World Library  
Flag as Inappropriate
Email this Article
 

Track of the Moon Beast

Track of the Moon Beast
Theatrical Release poster
Directed by Richard Ashe
Produced by Ralph T. Desiderio
Written by
Starring
Music by Robert G. Orpin
Cinematography R. Kent Evans
Production
company
Distributed by Cinema Shares International Distribution
Release dates
  • June 1, 1976 (1976-06-01) (USA)
[1]
Running time 81 minutes
Country USA
Language English

Track of the Moon Beast is a 1976 horror film, directed by Richard Ashe and written by Bill Finger and Charles Sinclair. The story revolves around a mineralogist being hit in the head by a meteor, which turns him in to a vicious reptilian creature during the full moon.

Plot

Mineralogist Paul Carlson (Chase Cordell) is struck by a lunar meteorite while observing a meteor shower. Lodged in his brain, the meteorite causes him to transform into a strong and vicious lizard (the titular "moon beast") whenever the moon comes out. In his lizard form, Paul loses all traces of his human self and goes about killing people at random. While human, Paul is subject to spells of dizziness and nausea, causing his girlfriend Kathy Nolan (Donna Leigh Drake) and friend and former teacher Johnny Longbow (Gregorio Sala) to become concerned.

Eventually it is shown that Paul is the monster, and deduced that the meteorite fragment in his brain is the cause of his transformations. Plans are made to remove it from his skull, but the NASA brain surgeons realize, after another X-ray and Johnny remembering some Native American legends documenting similar phenomena, that the meteorite has disintegrated and will eventually cause Paul to self-combust. When Paul learns of this, he escapes into the desert, presumably to kill himself so he will not cause any more harm. Kathy, Johnny, and the local law enforcement follow him, and Johnny shoots him with an arrow made of the original meteorite, which causes him to explode.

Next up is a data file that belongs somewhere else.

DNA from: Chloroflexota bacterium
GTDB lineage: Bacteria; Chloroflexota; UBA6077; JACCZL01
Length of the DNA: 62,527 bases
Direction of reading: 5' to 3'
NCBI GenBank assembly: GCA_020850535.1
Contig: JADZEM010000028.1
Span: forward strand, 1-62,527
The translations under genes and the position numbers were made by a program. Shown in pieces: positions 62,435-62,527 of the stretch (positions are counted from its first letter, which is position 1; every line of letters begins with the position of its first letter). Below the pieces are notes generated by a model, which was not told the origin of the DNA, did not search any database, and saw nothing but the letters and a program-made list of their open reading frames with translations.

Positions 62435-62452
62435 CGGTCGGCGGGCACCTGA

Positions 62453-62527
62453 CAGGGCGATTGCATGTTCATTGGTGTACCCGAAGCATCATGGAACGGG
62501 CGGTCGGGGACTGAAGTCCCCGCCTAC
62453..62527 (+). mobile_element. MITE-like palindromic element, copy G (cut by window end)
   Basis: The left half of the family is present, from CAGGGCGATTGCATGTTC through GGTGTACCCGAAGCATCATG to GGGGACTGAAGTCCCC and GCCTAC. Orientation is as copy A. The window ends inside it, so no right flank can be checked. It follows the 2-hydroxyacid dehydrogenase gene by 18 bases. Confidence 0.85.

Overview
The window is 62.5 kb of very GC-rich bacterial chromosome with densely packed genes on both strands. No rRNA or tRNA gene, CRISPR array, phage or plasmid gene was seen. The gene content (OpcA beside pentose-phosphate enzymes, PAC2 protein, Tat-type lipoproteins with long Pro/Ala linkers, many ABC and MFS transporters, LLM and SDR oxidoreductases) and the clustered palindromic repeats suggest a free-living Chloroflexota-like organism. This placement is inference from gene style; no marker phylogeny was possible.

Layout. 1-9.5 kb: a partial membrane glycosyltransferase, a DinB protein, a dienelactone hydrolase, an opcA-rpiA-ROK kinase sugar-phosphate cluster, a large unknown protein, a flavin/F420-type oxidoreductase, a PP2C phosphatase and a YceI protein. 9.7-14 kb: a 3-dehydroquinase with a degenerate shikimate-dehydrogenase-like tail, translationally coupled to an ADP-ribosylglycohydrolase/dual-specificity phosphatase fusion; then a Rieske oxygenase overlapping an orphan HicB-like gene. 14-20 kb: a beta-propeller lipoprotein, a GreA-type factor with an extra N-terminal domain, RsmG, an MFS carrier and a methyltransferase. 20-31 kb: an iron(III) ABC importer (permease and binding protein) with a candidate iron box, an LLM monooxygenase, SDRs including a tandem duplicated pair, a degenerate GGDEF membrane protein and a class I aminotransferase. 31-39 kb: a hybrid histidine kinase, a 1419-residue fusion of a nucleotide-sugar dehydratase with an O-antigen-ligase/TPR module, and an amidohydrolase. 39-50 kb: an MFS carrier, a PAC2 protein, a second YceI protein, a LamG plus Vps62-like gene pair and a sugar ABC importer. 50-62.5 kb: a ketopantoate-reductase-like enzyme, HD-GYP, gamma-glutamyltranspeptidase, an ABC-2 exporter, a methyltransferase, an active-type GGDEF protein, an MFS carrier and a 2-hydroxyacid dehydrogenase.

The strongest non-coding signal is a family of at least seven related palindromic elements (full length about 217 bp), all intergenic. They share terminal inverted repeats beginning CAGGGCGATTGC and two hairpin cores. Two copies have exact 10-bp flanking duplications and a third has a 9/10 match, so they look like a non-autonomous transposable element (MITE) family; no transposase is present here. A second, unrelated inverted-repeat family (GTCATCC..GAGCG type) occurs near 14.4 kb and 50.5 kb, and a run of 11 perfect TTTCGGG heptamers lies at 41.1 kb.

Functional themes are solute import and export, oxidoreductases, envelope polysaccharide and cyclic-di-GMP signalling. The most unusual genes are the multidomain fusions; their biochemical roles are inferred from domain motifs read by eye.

Cast

Production

Track of the Moon Beast was produced by Ralph T. Desiderio and written by Bill Finger.[2]

Release

Track of the Moon Beast was released to theatres on June 1, 1976.[1]

Home media

Track of the Moon Beast was first released to DVD in 2001 by American Home Treasures on the DVD compilation Classic Creature Movies II (Creature / Track Of The Moon Beast / Snowbeast).[3] It has since been released as part of several DVD compilations of public domain movies, including; Chilling Classics 50 movie pack by Mill Creek Entertainment in 2005,[4] 50 Fright Classics by Emson in 2006[5] and Drive-in Classics by St. Clair Entertainment Group in 2007.[6]

Reception

Critical Reception

Critical response has been predominantly negative.

TV Guide panned the film stating, "Although this premise is ripe with comedic opportunities, the production is hampered by classically inept film-making, and the story unfolds so slowly one begins to think the film is running in reverse. The acting is even worse. Still, horror fanatics might find some interest in Rick Baker's lizard makeup".[7] Oh the Horror! gave the film a negative review calling it "embarrassing" and called the ending "ridiculous", panning the film's execution, dialogue, and script.[8]

Influence